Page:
Senior Director, IoT Center of Expertise, HPE Pointnext
The Internet of Things holds a lot of promise for industrial companies to transform operations and create dynamic new business opportunities. But what should managers do when an IoT project doesn’t go as planned?
Sometimes, though, failure is harder to explain. In fact, the teams may be doing most things right. The goals of the IoT use cases are designed to deliver real value. There is buy-in from senior management, LoB departments, and IT and OT staff. The team does a lot of good work to get the IoT initiative started. Yet there is still dissatisfaction with the results.
When talking with customers who have approached IoT with the right mindset yet still experience failure, I see the failures falling into two general areas:
There was an expectation of better business outcomes from IoT.
The IoT initiative got bogged down in a specific phase of the project.
And while the two issues listed above may seem quite different, I believe they share common causes.
First, industrial IoT entails a transformation of business parameters. This transformation requires specific skills that many companies do not have. As a result, there is a real risk of outcomes being less than optimal – or the project coming to a complete halt.
Second, there are so many options when it comes to deciding which IoT technologies should be applied to a use case, let alone which technologies can be scaled up for future needs. If the organization is new to IoT, how can it choose the right product or platform with a high degree of confidence? These are complex technologies, and making an uninformed decision can lead to problems during execution.
Fortunately, there are outside experts who can complement the internal team and help navigate these situations, from the initial planning stages to troubleshooting thorny integration challenges. Having an outside perspective can also assist with the discussions about deriving value from IoT, which boils down to the value of the data … and how quickly time-to-value can be achieved.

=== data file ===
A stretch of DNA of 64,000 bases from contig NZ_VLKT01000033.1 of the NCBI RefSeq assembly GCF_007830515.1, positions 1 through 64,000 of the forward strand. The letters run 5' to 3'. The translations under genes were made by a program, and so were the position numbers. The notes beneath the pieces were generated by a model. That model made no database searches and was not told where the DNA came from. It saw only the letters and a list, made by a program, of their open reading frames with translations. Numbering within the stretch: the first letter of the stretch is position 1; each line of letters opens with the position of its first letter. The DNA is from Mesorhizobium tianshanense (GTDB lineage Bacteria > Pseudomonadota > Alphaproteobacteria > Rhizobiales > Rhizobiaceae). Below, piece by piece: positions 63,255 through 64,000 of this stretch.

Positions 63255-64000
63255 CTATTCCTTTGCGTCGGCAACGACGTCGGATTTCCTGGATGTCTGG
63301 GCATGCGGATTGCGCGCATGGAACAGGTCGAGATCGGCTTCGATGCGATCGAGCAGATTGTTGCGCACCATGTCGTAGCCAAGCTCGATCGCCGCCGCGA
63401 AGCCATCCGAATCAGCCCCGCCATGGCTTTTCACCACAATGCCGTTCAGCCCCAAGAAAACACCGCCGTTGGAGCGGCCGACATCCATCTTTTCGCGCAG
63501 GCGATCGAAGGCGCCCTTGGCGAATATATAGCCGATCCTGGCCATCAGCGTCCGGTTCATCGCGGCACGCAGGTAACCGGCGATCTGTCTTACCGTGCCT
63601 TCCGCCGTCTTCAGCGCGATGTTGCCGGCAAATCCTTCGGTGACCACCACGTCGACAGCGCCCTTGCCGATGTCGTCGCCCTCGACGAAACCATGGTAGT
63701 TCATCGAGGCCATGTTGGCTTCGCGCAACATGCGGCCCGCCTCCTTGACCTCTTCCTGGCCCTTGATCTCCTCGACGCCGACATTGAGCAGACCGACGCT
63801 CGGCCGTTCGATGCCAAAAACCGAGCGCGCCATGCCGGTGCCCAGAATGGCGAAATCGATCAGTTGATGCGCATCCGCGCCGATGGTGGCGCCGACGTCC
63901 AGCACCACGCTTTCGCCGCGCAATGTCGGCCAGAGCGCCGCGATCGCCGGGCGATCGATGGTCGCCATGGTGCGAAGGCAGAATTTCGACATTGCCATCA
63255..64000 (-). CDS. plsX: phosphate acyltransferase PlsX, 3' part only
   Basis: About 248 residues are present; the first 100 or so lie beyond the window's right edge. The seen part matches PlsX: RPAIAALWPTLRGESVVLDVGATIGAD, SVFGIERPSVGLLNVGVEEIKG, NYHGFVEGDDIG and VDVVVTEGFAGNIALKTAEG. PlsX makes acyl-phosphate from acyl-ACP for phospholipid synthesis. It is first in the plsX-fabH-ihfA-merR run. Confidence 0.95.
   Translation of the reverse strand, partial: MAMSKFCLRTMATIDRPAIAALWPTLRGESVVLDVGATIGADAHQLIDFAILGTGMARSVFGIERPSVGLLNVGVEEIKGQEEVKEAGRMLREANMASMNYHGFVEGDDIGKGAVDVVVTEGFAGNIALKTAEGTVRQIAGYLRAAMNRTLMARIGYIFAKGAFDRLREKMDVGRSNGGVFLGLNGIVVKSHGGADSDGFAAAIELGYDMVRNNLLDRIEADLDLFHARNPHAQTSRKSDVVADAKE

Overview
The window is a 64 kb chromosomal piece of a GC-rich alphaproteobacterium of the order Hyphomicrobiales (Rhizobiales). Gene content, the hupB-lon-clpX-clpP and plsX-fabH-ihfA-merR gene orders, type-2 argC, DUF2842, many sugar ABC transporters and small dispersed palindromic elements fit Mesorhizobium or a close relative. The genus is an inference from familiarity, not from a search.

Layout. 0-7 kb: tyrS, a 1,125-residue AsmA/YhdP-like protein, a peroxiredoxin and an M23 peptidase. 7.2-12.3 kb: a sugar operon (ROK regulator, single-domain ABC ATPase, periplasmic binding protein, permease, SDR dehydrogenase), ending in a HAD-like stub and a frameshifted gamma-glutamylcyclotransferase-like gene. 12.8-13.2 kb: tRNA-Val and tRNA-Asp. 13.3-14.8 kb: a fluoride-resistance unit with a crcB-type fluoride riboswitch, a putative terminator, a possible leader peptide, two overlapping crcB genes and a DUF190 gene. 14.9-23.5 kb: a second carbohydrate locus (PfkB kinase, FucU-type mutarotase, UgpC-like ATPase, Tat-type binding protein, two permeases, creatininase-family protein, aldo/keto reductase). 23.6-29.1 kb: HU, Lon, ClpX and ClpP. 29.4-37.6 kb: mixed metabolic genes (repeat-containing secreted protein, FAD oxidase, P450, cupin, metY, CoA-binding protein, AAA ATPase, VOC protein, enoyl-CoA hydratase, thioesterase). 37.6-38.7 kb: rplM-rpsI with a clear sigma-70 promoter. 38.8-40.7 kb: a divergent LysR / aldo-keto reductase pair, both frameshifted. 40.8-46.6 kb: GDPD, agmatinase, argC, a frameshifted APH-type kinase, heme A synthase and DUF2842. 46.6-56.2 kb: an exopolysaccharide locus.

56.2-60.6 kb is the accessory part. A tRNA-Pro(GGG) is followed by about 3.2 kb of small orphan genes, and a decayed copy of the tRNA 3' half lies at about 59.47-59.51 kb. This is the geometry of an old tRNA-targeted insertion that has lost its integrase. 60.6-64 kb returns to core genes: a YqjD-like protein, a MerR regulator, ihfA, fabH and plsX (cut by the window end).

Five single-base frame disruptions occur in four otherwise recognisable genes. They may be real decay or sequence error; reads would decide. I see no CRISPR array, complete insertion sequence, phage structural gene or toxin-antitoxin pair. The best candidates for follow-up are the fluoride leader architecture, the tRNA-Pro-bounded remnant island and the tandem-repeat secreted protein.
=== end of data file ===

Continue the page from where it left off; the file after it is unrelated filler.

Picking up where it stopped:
At HPE Discover next month in Las Vegas, there will be a chance to learn how industrial leaders have overcome IoT challenges and positioned their companies for a digital future. Be sure to add them to your event calendar:
Join experienced IoT leaders from Texmark, Boeing, Murphy Oil, Purdue and CenterPoint Energy, as they share key learnings gained along the digital journey to IoT. Hear about their achievements and lessons learned, along with insights from Daniel Newman with Futurum Research, so that you can avoid the pitfalls when implementing IoT and digitization projects.
The edge is the intersection between people, places, devices and things presenting an ecosystem boundary full of digital opportunity. To make this edge intelligent, we need to think about the digital platforms which power these richer experiences, enabling new interaction and commerce models for the enterprise. Find out how the mix of engaging employees, transforming customer and partner interactions, delivering new insight and automation with IoT, ensuring edge security and compliance are critical elements to delivering your Intelligent Edge.
Texmark, a specialty petrochemical processing company, has partnered with HPE and ecosystem partners to deploy the refinery of the future, using advanced IoT technologies. Regardless of your industry, our experts will share relevant experiences of how they have navigated data, predictive analytics, machine learning, next-generation automation, persona-based insights, collaboration and culture changes to rapidly drive transformation to achieve 21st century results. This will be a highly interactive session, so be prepared to participate.
Empowering the Digital Enterprise to be more efficient and innovative through data-driven insights from the Internet of Things (IoT)